10 Undiscovered Destinations in Sri Lanka
2 feb 2021 | Shankra Sri Lanka

Traveling opens new paths to explore something new about us, while getting to know different cultures. We explore, we gain new knowledge, and at the end of our adventure, we realize that we are not the same person as we were before: traveling allows us to grow and to open our vision to the world.

On your way to Shankra Festival Sri Lanka, or before getting back home, don’t miss the opportunity to visit these inspiring locations!

1. Ritigala Buddhist Monastery

Nature has always been the original drive that pushed humans to develop introspection. Ritigala’s remote forests have appealed to generations of religious ascetics wishing to explore their spirituality. This mysterious Monastery is hidden deep inside the Ritigala Strict Nature Reserve and benefits from being one of the quietest historical location of the island.

Buddhist monks established this monastery around 5’000 years ago. Meditation paths run through the trees, between little monastic residences. In this high-altitude forest, it is also possible to observe a diverse range of flora and fauna, some of which is unique to this area.

2. Wilpattu National Park

Willu Pattu means “ Land of the Lakes”: water has always been the origin of life and wildlife in Wilpattu National Park is amazingly crowded. Situated outside of frequent tourist tracks, this natural park conserves a pristine environment where many species of animals and plants can be quietly observed.

Elefants, water buffalos, deers and leopards run freely around Wilpattu’s 60 water basins, home of over 200 species of birds and crocodiles.

3. Buduruvagala

Nestled away in the Monaragala District, Buduruvagala Buddhist temple is one of the symbols of the charming history of the country. The name roughly translates to “the rock of Buddhist sculptures”: several impressive works of ancient art, reaching the height of 16 metres, can be admired in the site. This makes it the site with the largest standing Buddha statue found on the entire island!

The Buduruvagala has been dated back to the 9th or 10th century. It was originally used as a hermitage by Buddhist monks of the area.

4. Nainativu Island

In Nainativu Island, spirituality has ancient roots: the tiny island is in fact home of one of the most ancient places of worship in Sri Lanka, the historical Hindu temple Nagapooshani Amman Kovil. Over the years, Nainativu has become a significant pilgrimage site for both Hindus and Buddhists. In particular, Nagapooshani Amman Kovil is dedicated to the principal goddess of Tamil Hindus, Amman, mother goddess attributed with powers to protect, heal and to grant fertility.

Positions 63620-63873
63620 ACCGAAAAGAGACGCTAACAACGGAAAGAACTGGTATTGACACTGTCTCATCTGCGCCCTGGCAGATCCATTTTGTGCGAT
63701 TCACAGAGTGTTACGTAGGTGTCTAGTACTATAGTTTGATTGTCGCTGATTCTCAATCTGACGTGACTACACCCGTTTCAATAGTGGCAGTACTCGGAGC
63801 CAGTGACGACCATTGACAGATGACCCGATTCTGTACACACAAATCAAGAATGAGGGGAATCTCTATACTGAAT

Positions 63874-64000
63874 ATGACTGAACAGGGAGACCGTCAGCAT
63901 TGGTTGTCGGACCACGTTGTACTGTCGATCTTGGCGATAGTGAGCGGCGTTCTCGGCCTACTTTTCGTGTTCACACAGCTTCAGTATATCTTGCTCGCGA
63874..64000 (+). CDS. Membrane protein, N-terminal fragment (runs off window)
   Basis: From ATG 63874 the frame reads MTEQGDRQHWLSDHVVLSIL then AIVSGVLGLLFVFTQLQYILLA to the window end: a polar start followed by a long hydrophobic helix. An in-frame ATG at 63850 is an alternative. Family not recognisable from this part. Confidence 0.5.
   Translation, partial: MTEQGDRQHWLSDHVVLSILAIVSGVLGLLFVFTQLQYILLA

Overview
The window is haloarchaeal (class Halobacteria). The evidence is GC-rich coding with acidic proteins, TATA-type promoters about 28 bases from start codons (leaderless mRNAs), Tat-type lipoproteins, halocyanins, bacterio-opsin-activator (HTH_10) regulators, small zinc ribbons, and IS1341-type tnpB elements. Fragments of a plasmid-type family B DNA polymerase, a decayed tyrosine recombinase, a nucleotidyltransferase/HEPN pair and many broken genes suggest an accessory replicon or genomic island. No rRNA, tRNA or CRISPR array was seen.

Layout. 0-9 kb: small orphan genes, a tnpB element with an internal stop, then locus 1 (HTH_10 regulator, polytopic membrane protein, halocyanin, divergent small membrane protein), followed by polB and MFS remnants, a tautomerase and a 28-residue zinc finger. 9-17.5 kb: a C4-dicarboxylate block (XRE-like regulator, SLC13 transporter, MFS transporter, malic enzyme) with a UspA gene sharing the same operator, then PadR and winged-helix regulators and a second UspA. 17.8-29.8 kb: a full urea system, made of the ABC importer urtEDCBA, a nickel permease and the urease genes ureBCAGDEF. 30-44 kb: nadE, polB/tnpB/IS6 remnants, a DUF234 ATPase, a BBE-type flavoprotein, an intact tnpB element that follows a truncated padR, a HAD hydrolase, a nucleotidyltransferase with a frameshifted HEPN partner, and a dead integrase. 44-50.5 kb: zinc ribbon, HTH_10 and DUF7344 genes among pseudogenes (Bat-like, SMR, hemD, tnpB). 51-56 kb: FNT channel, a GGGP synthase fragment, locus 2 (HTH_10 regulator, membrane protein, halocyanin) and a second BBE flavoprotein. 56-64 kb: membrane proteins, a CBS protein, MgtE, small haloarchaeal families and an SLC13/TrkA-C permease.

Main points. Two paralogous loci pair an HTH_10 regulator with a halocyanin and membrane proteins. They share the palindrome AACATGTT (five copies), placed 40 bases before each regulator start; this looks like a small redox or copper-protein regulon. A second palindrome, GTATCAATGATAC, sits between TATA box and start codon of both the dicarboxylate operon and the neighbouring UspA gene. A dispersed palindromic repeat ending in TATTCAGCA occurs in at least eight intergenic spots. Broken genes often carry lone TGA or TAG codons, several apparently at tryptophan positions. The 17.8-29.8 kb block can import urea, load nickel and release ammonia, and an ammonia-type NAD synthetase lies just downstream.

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5. Kataragama Temple

Spirituality connects people, overcoming differences and uniting cultures. Kataragama is a temple complex dedicated to Buddhist guardian deity “Kataragama deviyo” and Hindu War God Kathirkamam. Buddhists, Hindus, Muslims and Vedda people come together to this sacred site, venerated by all of them: in the complex, an Islamic Mosque can also be found.

The Kataragama festival, happening once a year in the summertime, gathers all types of people from every religion, celebrating in this sacred location with music, light and spectacular dances.

6. Dambulla Cave

Caves have always been chosen by humans as sacred sites, awakening an ancestral sense of intimacy and spirituality. The Royal rock temple complex of Dambulla is home to some of the most impressive historical artwork in Sri Lanka: five majestic caves, containing over 150 Buddhist statues and paintings, dating back over 2000 years.

This UNESCO World Heritage site displays the life of Siddharta Gautama in murals that cover over 2100 m2 of cave walls. After being destroyed, the caves were brought back to their original splendor by the Kingdom of Kandy.

7. Polonnaruwa

Visiting Polonnaruwa is like jumping back in time, discovering the fasts of ancient Kingdoms in Sri Lanka. This fascinating site was the royal capital of both the Chola and Sinhalese kingdoms for three centuries: the glories of that age can be imagined through the archaeological treasures that are still in good conditions and give a precise idea of how the city looked like.

Hundreds of ancient structures like tombs, temples and stupas are the remains of the centre of Polonnaruwa when it was a thriving commercial and religious centre.

8. Nilaveli Beach

Nature gives us the most beautiful inspirations, through colorful sunsets immersed in the ocean: Nilaveli is just the perfect place to get inspired. Golden sands and blue waves, located not far from the city of Trincomalee. In Tamil, Nila stands for moon, while veli indicates a location.

One kilometer off the coast of Nilaveli, it’s possible to explore Pigeon Island National Park, one of the two marine national parks of the region. With its many species of vegetation, coral and reef fish, the area around Nilaveli stands our for its rich biodiversity.

9. Trincomalee: Fort Frederick & Lovers Leap

Not far from Trincomalee city, a breathtaking view opens up from the Lovers Leap. Two legends revolve around this scenic spot, one involving the sword of Ravana, who chiseled the rock creating the leap, while the second tells the story of Francisca Van Reed, jumping off this cliff because of the departure of her lover, sailing away from the island. Few meters up the rock, it’s possible to visit the Koneswaram Temple.

Outside of Trincomalee, guarding the neck of a narrow peninsula, Fort Frederick has been the symbol of territorial defense for centuries. Built originally by the Portuguese, then reconstructed by the Dutch and taken over by the British, is now a defensive site for the national army.


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